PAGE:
A Brief History of the Seamaster
A Brief History of the Seamaster
Written by Anthony Tyme on August 19, 2018
The following article is not meant to be a comprehensive analysis of the entire Seamaster range, as an exhaustive list would surely put the average watch enthusiast to sleep, such would be its length!
The gentleman’s watch: a collection of light-dial Seamasters from the 1950’s and 1960’s showing dial, lug, and hand variants
The Seamaster is one of the pillars of Omega’s collection and possibly one of the company’s most popular watch lines, along with the Speedmaster. But it is the Seamaster, and not its cosmic cousin, that is the oldest watch in Omega’s catalogue. The watch was originally a humble dress watch that happened to be dust and moisture-proof. It was modeled after watches designed by Omega for use during WWII and can trace its lineage to the Omega Marine, ref 679, from 1932. The Marine was the first watch specifically tested and approved for diving at significant depths (135m, in the Marine’s case). As Rolex had by that time already patented its waterproof winding system for wristwatches with its Rolex Oyster from 1926, the Marine had to resort to a different means of guaranteeing hermeticity: the watch had an outer case that was clipped onto an inner case, creating a seal, which would become tighter as external pressure increased. Additionally, the crown was placed on top of the movement, inside the outer case, to prevent damage from shearing. Other technological innovations for the time were the inclusion of a sapphire crystal, one of its first uses in a wristwatch.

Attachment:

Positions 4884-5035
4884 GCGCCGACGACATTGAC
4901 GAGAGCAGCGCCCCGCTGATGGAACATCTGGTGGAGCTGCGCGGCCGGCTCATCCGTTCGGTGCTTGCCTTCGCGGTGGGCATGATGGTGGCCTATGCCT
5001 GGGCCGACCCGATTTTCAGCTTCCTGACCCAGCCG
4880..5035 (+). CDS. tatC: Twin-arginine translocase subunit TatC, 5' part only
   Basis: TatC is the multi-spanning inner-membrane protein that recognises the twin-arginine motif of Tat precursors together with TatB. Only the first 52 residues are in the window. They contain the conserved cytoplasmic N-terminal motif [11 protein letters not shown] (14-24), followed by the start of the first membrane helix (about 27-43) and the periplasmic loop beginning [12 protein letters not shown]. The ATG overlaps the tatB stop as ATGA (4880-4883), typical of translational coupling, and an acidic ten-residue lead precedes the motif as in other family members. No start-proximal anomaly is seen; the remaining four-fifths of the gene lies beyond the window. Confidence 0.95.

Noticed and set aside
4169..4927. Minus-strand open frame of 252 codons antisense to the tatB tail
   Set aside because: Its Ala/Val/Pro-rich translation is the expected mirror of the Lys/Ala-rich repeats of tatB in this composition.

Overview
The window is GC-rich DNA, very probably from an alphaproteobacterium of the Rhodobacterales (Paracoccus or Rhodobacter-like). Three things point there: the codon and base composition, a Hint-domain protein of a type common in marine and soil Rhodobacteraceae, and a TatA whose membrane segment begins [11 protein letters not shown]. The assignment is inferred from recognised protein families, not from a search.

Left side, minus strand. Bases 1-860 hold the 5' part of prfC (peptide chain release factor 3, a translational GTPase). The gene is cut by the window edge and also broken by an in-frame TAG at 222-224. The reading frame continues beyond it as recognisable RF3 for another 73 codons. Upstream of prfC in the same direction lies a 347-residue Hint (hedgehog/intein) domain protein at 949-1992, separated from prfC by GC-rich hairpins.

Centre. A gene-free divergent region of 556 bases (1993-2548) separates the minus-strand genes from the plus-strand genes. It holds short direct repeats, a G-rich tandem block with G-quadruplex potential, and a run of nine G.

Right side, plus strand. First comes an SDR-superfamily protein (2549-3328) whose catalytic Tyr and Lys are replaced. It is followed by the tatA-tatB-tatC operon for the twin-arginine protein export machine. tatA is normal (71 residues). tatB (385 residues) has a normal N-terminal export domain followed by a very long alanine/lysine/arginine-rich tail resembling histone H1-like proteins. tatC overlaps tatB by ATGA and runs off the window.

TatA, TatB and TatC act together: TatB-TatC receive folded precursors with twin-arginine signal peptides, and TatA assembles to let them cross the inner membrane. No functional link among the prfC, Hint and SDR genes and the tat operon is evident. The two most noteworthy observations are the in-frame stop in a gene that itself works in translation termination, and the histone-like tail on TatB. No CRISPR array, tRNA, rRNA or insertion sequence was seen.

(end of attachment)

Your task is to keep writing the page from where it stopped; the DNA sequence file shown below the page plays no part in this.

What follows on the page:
The original Seamaster was a gentleman’s watch, designed to stand up to the rigors of daily life. It was designed for “town, sea and country” and is a far cry from what the line has developed into today, with the Seamaster Aqua Terra 150 M being the closest to the intent of its forebearer. The rest of the modern line encompasses dedicated diver’s watches: Seamaster Professional 300M Diver, Seamaster 300, Seamaster Professional Planet Ocean 600M, and the Seamaster Ploprof 1200M.
But back to 1948, the birth year of the Seamaster CK 2518. The model, when released, was to be a tribute to the 100th anniversary of the company. What made the Seamaster revolutionary at the time was its use of a rubber gasket for its water resistance. The technology was the same used in submarines at that time and remains in use even today. In fact, Omega was so convinced of its waterproof technology that a Seamaster was attached to the outside of a Douglas DC6 aircraft in 1956 on the Polar Route over the North Atlantic. The first Omega Seamasters were dressy affairs, which is what makes them such classic timepieces, suitable for both formal attire and casual wear. They offer considerable value as well, as you can find examples for less than EUR 1 000.
Calatrava alternative: both light-dial and black-dial Seamaster variants in 18k yellow or pink gold can be found